The directors of a hairdresser-turned-insolvency practice have been banned from managing a company for 10 years, for failing to ensure their business acted in a competent manner.
According to the Insolvency Service, Baker Donald was set up as a hairdresser in November 2011, but just over a year later started trading as an insolvency practice, providing corporate insolvency advice and referring clients to a firm of insolvency practitioners.
Lee Pitchford and Jason Pollard, who were disqualified following an investigation by the service, were the only directors at this point.
In March 2013 Baker Donald began trading as a licensed insolvency practice, employing an in-house insolvency practitioner. It was also linked to another company that offered accounting and insolvency services.
Pitchford and Pollard were disqualified following an investigation into the company after it was wound up for issuing misleading marketing letters and failing to properly deal with money received.
According to the statement, the investigation found that the two directors failed to ensure Baker Donald operated with commercial probity or acted in a competent manner.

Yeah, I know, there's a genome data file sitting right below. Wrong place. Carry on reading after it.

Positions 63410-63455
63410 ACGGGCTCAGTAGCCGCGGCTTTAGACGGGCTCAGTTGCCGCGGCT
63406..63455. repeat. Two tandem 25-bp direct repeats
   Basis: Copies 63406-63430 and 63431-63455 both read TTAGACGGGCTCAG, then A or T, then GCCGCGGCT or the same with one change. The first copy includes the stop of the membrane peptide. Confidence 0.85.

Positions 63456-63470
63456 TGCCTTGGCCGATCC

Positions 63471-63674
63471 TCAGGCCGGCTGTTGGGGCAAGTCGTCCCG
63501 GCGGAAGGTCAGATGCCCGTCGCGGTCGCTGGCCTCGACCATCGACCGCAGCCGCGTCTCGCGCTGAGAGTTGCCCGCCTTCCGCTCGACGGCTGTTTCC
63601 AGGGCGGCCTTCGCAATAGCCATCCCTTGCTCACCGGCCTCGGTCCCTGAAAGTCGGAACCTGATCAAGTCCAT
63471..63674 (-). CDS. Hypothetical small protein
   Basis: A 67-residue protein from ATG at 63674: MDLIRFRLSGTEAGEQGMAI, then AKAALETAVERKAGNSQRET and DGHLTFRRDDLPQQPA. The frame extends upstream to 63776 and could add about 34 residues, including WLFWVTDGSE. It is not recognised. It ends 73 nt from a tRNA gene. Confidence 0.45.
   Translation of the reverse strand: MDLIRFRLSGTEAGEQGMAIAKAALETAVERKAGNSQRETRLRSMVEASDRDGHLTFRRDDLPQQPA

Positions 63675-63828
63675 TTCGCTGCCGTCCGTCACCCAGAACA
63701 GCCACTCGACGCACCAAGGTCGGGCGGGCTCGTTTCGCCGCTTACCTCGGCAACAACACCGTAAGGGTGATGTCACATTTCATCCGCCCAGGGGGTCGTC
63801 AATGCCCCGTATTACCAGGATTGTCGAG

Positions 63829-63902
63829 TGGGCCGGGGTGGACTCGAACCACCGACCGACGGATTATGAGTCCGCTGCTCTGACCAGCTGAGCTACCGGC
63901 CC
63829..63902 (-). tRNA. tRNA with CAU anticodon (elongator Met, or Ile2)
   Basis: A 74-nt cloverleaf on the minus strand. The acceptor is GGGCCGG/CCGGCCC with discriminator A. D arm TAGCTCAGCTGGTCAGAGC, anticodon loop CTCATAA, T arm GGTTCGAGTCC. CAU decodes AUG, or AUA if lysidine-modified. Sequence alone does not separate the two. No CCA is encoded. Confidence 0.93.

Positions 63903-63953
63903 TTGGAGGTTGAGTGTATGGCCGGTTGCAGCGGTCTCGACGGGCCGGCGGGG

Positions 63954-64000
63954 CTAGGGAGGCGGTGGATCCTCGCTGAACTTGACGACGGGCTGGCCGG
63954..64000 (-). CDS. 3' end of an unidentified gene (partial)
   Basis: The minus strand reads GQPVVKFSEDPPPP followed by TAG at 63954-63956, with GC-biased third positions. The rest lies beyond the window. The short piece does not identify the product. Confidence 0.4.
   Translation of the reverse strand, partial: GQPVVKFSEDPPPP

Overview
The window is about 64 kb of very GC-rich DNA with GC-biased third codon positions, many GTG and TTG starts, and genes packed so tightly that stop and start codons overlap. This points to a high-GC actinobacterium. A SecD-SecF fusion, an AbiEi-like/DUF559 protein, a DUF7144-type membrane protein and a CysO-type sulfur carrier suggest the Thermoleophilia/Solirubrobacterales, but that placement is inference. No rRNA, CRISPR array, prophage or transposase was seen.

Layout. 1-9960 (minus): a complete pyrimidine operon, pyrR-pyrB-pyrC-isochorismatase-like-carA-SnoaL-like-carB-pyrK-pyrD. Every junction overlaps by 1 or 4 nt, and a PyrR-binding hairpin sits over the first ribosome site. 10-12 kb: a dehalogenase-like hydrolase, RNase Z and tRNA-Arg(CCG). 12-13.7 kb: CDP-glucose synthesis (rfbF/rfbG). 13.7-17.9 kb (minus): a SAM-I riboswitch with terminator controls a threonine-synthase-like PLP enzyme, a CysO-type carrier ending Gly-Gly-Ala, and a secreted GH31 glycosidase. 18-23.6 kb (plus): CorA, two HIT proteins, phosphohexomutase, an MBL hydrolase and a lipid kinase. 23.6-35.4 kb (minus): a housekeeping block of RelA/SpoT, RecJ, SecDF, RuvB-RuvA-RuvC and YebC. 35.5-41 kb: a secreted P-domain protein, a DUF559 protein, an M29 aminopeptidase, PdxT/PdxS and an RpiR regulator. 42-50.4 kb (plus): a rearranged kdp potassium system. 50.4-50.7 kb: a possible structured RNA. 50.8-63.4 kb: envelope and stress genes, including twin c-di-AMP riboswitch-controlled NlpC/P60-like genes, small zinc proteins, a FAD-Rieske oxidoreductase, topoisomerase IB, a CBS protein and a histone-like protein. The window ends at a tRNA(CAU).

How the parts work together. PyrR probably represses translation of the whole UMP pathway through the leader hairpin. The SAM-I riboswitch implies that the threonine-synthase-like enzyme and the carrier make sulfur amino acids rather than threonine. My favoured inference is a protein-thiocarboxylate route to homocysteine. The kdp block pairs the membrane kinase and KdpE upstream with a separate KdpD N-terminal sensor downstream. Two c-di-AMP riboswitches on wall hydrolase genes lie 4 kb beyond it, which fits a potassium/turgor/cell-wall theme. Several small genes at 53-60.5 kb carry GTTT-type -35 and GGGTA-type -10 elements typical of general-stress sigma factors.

It found that the company’s accounting records were inadequate and inconsistent with filed accounts, and that the company did not have adequate records to justify significant fees charged in seven cases before the company started trading as a licensed insolvency practice.
The firm was criticised for failing to segregate the money due to clients, itself and third parties, for using its global client account as an ‘informal unregulated banking facility’, with no consistency over the level of fees charged for its use, and for not disclosing the work it performed or the true extent of the fees charged.
The service added that Baker Donald’s marketing letters quoted misleading fees. Marketing letters offered services for businesses in financial difficulties at £496, while the firm's records showed its initial fee was at least £1,000 for a standard client letter.
At the time of liquidation, the company’s liabilities were estimated at £60,572, while its assets could not be accurately ascertained.
Cheryl Lambert, chief investigator at the Insolvency Service, said: ‘Mr Pitchford and Mr Pollard misled clients, failed to act with transparency and did not protect their clients’ money when they had a duty to do so. Their conduct demonstrates that they are unfit to be directors of a company.
‘Taking action against Mr Pitchford and Mr Pollard is a warning to all directors to seriously consider their actions and to comply with their obligations.’